I’ve never had the pleasure of seeing a new ship christened, let alone a Disney ship, which pretty much guarantees that the event will be a no-holds-barred entertainment spectacle. Disney didn’t let me down, either with the over-the-top christening or with its fabulous new ship, the Dream.
The red carpet event, held at Florida’s Port Canaveral on January 19, featured stilt-walkers, every cartoon character ever concocted, and a heartfelt performance by the ship’s godmother, Jennifer Hudson (who began her career as a singer on a Disney ship). A gigantic bottle of champagne (actually, Mickey informed us, it was filled with dreams) was airlifted via helicopter toward the ship. Hundreds of news reporters, photographers, and TV and radio stations captured the spectacular moment as the fireworks exploded, a banner-towing airplane offered well wishes, and the bottom of the champagne bottle dropped out, sprinkling its dreams for the new ship onto the hull.
Disney, which has two other ships, has taken 10 years to launch its next ship, “and everything we’ve learned in that time that we’ve applied to the Dream to raise the bar,” said George Aguel, senior vice president at Walt Disney Parks and Resorts. That raised bar was evident from the moment I entered the atrium, with its sweeping staircase, grand piano, and dazzling chandelier—more than 13 feet wide, descending more than 13 feet from the ceiling and sparkling with hundreds of crystals. Staterooms are spacious and well-appointed, most with private verandas. Even the inside staterooms have innovative “magical portholes” (leave it to Disney), which are fed by live video from outside. Guests who are seasoned at cruising and think they’ve seen it all will never have experienced anything like the ship’s cruise-industry first: a high-speed watercoaster that runs for 765 feet, high above the main pool deck. At one point, it even juts out over the ocean. The AquaDuck is a must-do—at least three or four times!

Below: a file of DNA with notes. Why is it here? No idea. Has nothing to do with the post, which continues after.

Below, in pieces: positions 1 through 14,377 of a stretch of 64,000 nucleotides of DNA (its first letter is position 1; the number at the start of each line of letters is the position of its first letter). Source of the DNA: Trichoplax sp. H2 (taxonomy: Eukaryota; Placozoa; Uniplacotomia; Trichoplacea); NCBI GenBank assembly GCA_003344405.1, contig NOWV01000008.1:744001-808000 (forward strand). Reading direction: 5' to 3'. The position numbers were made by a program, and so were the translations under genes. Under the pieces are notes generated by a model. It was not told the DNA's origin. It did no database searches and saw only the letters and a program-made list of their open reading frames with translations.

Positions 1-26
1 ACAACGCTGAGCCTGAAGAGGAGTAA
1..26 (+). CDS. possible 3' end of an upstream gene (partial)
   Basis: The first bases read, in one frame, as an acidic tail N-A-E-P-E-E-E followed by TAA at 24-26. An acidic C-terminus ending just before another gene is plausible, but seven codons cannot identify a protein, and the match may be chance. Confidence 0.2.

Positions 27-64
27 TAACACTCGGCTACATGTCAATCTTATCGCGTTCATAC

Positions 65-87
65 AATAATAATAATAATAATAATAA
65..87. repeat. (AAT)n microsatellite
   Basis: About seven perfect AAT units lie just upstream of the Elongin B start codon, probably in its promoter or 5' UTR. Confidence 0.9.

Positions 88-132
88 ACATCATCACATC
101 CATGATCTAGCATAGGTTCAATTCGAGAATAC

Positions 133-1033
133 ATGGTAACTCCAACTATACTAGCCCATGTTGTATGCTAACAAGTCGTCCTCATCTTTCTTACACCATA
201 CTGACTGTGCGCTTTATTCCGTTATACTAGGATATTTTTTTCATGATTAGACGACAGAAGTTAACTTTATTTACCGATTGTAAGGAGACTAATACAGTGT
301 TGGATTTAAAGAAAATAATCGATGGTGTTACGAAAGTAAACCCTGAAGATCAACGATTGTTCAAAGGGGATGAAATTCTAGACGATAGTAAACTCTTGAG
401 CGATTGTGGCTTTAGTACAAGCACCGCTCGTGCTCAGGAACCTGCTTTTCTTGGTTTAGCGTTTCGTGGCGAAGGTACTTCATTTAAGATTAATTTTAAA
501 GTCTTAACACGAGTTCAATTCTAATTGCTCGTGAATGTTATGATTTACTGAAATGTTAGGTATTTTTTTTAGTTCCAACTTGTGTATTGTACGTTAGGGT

Especially appealing to incentive groups is the debut of Remy, a top-deck restaurant that’s the collaboration of Michelin-starred chef Armaud Lallement and Scott Hunnel, chef from the Grand Floridian’s elegant Victoria and Albert. There’s also an entire area of the ship (aptly known as “the District”) featuring five connected lounges and bars.
The Dream sails alternating three- and four-night cruises to the Bahamas and Disney’s private island, Castaway Cay. In the summer, it alternates four- and five-night itineraries with two stops at the island.
The 4,000-passenger Dream (significantly larger than the 2,700-passenger Magic and Wonder), will be followed by another equally sized new ship in spring 2012, the Disney Fantasy, more than doubling the capacity of the cruise line in little over a year.
The Dream offers groups who repeat Disney a new option, and the ship is also available for charter. “Everyone loves new—and new and Disney combined is awesome,” said Aguel, who, I’m sure, will see a strong reception for his new ship from the meeting and incentive community.
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